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NYSBA Opinion 816: Deposit of Retainer in Lawyer’s Account

December 1, 2007 • NYPRR Archive

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[Originally published in NYPRR December 2007]

 

New York State Bar Association — Committee on Professional Ethics:
Opinion 816—10/26/07, Code: DR 2-106(C), DR 2-110(A), DR 9-102(A), (C).

[Publisher’s note: Footnotes omitted]

QUESTIONS:

(1) May a lawyer ethically accept an advance payment retainer and place such funds in the lawyer’s own account while retaining any interest earned from such amount?

(2) If so, may a lawyer request the client to forward an advance payment retainer to pay for the final fees that accrue at the very end of the relationship, with interim fees billed out as they are performed?

OPINION:

(3) Recently, we have received inquiries regarding the continued validity of our opinion in N.Y. State 570 (1985), which addressed the ethical propriety of what is commonly known as an advance payment retainer. An advance payment retainer is a sum provided by the client to the lawyer to cover payment of legal fees expected to be earned during the representation. To the extent the fees advanced are not earned during the representation, the lawyer agrees to return them to the client. This form of retainer should be distinguished from a general retainer, which is a sum paid to the lawyer for being available to the client. A general retainer is earned upon receipt. The recent inquiries regarding advance payment retainers may stem from the fact that since we issued Opinion 570 in 1985, there have been several significant developments on the subject of retainer agreements and the language in DR 9-102 has been substantially amended. Therefore, it is now appropriate to revisit the principles stated in N.Y. State 570.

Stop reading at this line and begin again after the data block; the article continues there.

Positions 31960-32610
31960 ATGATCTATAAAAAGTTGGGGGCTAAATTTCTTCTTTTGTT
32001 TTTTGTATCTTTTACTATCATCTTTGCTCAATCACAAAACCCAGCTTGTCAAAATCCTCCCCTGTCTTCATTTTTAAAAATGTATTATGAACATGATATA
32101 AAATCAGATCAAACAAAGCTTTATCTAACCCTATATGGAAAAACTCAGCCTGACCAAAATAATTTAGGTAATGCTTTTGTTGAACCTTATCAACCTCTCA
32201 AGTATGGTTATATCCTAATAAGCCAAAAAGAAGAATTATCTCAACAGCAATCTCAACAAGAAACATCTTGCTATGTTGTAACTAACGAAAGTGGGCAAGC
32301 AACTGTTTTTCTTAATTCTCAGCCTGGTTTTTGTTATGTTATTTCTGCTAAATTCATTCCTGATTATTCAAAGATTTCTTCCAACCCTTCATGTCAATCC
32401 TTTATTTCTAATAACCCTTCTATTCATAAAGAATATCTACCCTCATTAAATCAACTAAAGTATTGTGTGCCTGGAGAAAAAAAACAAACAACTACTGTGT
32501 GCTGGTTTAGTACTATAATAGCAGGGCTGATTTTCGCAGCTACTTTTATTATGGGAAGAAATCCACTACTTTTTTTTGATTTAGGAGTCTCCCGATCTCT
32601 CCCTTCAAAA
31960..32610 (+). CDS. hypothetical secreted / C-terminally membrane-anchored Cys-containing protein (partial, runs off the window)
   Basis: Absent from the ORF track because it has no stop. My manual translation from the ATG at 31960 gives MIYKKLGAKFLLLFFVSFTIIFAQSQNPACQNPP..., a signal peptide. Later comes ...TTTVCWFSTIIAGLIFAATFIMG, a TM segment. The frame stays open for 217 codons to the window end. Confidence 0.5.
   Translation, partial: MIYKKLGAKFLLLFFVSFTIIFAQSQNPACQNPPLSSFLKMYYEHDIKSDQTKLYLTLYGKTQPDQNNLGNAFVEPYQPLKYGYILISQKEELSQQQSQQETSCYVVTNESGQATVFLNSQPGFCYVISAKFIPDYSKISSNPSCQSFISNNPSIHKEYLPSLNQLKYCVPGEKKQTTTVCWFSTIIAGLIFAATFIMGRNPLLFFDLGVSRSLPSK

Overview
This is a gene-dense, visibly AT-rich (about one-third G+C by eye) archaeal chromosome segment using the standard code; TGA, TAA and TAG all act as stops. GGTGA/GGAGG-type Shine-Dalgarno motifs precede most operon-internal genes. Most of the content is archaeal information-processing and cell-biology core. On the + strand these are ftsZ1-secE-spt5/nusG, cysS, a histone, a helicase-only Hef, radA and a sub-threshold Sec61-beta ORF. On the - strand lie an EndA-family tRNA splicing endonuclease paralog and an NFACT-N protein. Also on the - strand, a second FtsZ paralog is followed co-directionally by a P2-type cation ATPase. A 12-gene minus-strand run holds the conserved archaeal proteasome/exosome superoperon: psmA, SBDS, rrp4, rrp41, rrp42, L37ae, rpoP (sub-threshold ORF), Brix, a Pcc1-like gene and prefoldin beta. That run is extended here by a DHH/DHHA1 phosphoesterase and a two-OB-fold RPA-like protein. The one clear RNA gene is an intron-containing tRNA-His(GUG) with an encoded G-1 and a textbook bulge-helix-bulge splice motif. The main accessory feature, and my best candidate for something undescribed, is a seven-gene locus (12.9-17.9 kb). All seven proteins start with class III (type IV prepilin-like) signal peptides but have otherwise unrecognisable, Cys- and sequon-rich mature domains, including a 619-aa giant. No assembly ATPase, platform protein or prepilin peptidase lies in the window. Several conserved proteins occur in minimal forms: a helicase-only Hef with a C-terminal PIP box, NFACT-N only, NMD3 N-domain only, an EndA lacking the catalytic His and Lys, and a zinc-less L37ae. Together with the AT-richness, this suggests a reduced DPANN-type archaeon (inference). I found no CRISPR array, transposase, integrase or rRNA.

(4) In N.Y. State 570 we concluded that fees paid to a lawyer in advance of services rendered are not necessarily client funds and need not be deposited in a client trust account. Therefore, any interest earned on these fee advances may be retained by the lawyer. The opinion cautioned, however, that the lawyer is obliged to return any portion of the fee advance that is not earned during the representation.

(5) If the parties agree to treat advance payment of fees as the lawyer’s own, the lawyer may not deposit the fee advances in a client trust account, as this would constitute impermissible commingling. “On the other hand, the lawyer may agree to treat advance payment of legal fees as client funds and deposit them in a client trust account; in that event any interest earned on the funds while in the client trust account must be remitted to the client.”

(6) Since 1985, we have cited N.Y. State 570 on several occasions. N.Y. State 570 has also been cited with approval by the Appellate Division, Fourth Department and the New York City Bar ethics committee. The validity of such an advance payment retainer has also been recently recognized by the Supreme Court of Illinois.

(7) In opinion 570, we noted that “it appears that the drafters of the Code of Professional Responsibility did not consider advance payments of fees to be client funds necessitating their deposit in a trust account.” Although DR 9-102 has been substantially amended since 1985, the changes do not affect the reasoning of that opinion. DR 2-110(A)(3) requires a lawyer who withdraws from representing a client to “refund promptly any part of a fee paid in advance that has not been earned.” As we observed in opinion 570, this provision does not require that the advance be deposited in a client trust account until earned. This conclusion is supported by the language in DR 2-110(A), which still separately classifies fee advances and client property. DR 2-110(A) (2) requires a lawyer planning to withdraw from representing a client to “deliver[] to the client all papers and property to which the client is entitled.” While DR 2-110(A)(3) separately provides for the refund of any unearned “fee paid in advance.” in sum, the standards delineated in N.Y. State 570 for advance payment retainers are still valid today.